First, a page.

Hourly energy model example 6: Electric vehicles and a renewable energy supply

Continuing the blog series on building a hourly zero carbon energy model based on the ZeroCarbonBritain dataset the 6th example model explores another another key solution used in the ZeroCarbonBritain report and in David MacKay's book Sustainable energy without the hot air: the electrification of transport.


The intention here is to explore what level of supply/demand matching between a renewable energy supply and electric vehicle charging could be achievable with different electric vehicle charging profiles. A higher level of supply/demand matching reduces the amount of backup or energy storage required to meet demand.

The first example starts by integrating electric vehicles with a simple night time charge profile. The second example then explores more constant charge profile throughout the day – this constant charge profile could be the result of a large number of electric cars all charging at different times, some at work, others at home over night. The third example explores a basic smart charging approach where the charge rate can aligned with the availability of renewable energy. There are many people who are already choosing their charge times to align with domestic solar pv output and there is much discussion about the opportunity that this may provide for matching supply and demand.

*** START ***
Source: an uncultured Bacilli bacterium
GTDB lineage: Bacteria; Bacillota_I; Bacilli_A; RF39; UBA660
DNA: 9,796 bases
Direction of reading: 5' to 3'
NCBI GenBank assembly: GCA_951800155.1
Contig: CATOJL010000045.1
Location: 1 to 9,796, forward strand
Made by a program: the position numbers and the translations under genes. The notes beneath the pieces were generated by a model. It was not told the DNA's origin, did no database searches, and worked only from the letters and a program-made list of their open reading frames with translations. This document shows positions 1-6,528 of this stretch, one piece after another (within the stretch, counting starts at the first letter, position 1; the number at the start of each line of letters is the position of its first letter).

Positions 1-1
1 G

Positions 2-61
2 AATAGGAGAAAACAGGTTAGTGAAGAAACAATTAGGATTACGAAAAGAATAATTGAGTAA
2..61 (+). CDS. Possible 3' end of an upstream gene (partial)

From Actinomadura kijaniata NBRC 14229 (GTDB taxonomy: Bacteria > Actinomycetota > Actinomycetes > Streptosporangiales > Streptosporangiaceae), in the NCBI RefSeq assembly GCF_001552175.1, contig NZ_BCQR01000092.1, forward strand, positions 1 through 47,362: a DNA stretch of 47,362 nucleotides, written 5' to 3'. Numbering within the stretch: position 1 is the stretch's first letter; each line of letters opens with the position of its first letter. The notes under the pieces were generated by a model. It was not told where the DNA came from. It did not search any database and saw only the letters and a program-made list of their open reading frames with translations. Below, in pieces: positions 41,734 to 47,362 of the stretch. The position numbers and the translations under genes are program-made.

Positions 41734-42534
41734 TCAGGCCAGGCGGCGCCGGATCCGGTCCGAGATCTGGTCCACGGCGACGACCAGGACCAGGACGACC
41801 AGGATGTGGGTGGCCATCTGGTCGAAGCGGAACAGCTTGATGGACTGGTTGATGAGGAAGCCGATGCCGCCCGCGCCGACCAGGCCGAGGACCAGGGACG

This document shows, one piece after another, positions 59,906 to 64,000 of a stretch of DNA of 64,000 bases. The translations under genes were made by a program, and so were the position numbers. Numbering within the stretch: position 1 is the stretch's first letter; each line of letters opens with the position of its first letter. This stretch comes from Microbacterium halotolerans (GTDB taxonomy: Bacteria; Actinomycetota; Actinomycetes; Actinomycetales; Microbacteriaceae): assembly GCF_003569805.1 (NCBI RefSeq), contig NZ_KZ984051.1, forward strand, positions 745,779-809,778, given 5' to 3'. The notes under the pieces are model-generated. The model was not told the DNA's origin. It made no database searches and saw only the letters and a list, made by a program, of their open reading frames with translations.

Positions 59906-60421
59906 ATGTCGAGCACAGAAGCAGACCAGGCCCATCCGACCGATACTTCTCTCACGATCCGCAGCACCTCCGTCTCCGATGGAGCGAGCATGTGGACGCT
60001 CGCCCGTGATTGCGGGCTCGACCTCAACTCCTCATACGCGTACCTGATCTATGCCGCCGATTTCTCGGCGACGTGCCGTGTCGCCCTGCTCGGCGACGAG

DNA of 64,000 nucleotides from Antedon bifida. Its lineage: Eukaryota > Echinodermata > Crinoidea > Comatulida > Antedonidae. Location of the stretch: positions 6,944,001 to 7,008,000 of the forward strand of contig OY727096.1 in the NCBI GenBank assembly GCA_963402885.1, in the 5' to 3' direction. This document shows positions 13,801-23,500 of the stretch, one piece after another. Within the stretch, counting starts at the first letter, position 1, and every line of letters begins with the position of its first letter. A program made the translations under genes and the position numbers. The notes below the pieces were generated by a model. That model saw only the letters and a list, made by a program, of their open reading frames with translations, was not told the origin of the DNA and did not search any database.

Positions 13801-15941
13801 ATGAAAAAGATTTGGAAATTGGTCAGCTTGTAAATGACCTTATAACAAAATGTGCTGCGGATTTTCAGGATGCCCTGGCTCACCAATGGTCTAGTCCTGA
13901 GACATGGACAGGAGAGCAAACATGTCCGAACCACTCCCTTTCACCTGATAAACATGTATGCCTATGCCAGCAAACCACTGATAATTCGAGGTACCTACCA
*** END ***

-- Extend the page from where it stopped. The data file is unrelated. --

To open the examples, launch the online tool:

Online tool: http://openenergymonitor.org/energymodel > navigate to 6. electric vehicles

Night time charging

The first model investigates night time charging between 1am and 8am (7 hours). The charge profile of an aggregation of electric vehicles is much more likely to be smoother than this with a distribution over the day especially as the number of work based charging facilities and rapid chargers increase but for interest we will consider this case.
Onshore wind Offshore wind Wave Tidal Solar
Installed capacity 0.86990.58640.99311.17832.9825
Percentage of demand
supplied directly
27%28%29%28%3%

Flat charging profile

The results of running the model for a flat demand profile is the same as the earlier example where we considered the degree of matching between supply and a flat demand. Substantial improvements in matching compared to the night time charging profile is gained by just managing to distribute the charging requirements evenly across a day. This is unlikely to be possible on a single household basis but perhaps possible when the aggregate demand of many hundred cars are taken into account with day time charging at work encouraged.
Onshore wind Offshore wind Wave Tidal Solar
Installed capacity 0.86990.58640.99311.17832.9825
Percentage of demand
supplied directly
65%76%74%57%40%
Percentage of time demand is
more or the same as the supply
40%46%45%38%32%

Smart charging (variable rate charger that matches available supply)

Smart charging could allow electric vehicles that are left connected to the grid to charge when renewable electricity is available. The simple smart charging algorithm in this example starts by using available supply to charge the car's battery directly. A minimum SOC level required to cover the days journeys is maintained with a top-up charge if needed. The battery SOC is kept between 10% and 80% to help ensure long life is maintained.